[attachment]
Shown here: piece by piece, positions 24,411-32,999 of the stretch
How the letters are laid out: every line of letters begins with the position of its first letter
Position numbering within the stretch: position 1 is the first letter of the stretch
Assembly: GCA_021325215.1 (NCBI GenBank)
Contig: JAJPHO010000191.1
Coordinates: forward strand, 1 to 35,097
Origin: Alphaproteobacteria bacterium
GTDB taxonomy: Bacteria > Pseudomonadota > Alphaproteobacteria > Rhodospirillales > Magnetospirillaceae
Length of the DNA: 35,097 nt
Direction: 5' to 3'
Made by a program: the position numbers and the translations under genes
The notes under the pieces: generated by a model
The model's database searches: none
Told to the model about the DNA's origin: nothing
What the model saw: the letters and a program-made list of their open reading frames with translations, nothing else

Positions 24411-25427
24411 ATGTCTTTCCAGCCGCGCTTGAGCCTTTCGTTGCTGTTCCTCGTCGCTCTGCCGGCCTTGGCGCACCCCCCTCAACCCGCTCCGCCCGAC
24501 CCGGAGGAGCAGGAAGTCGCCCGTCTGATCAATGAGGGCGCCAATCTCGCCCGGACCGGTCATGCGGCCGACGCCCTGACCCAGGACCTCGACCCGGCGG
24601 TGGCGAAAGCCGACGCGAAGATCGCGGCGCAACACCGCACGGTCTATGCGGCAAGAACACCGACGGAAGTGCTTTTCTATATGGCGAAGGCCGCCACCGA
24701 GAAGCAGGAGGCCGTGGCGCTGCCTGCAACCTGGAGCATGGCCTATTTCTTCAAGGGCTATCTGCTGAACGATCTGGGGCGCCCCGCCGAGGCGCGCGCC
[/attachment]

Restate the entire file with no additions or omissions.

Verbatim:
Shown here: piece by piece, positions 24,411-32,999 of the stretch
How the letters are laid out: every line of letters begins with the position of its first letter
Position numbering within the stretch: position 1 is the first letter of the stretch
Assembly: GCA_021325215.1 (NCBI GenBank)
Contig: JAJPHO010000191.1
Coordinates: forward strand, 1 to 35,097
Origin: Alphaproteobacteria bacterium
GTDB taxonomy: Bacteria > Pseudomonadota > Alphaproteobacteria > Rhodospirillales > Magnetospirillaceae
Length of the DNA: 35,097 nt
Direction: 5' to 3'
Made by a program: the position numbers and the translations under genes
The notes under the pieces: generated by a model
The model's database searches: none
Told to the model about the DNA's origin: nothing
What the model saw: the letters and a program-made list of their open reading frames with translations, nothing else

Positions 24411-25427
24411 ATGTCTTTCCAGCCGCGCTTGAGCCTTTCGTTGCTGTTCCTCGTCGCTCTGCCGGCCTTGGCGCACCCCCCTCAACCCGCTCCGCCCGAC
24501 CCGGAGGAGCAGGAAGTCGCCCGTCTGATCAATGAGGGCGCCAATCTCGCCCGGACCGGTCATGCGGCCGACGCCCTGACCCAGGACCTCGACCCGGCGG
24601 TGGCGAAAGCCGACGCGAAGATCGCGGCGCAACACCGCACGGTCTATGCGGCAAGAACACCGACGGAAGTGCTTTTCTATATGGCGAAGGCCGCCACCGA
24701 GAAGCAGGAGGCCGTGGCGCTGCCTGCAACCTGGAGCATGGCCTATTTCTTCAAGGGCTATCTGCTGAACGATCTGGGGCGCCCCGCCGAGGCGCGCGCC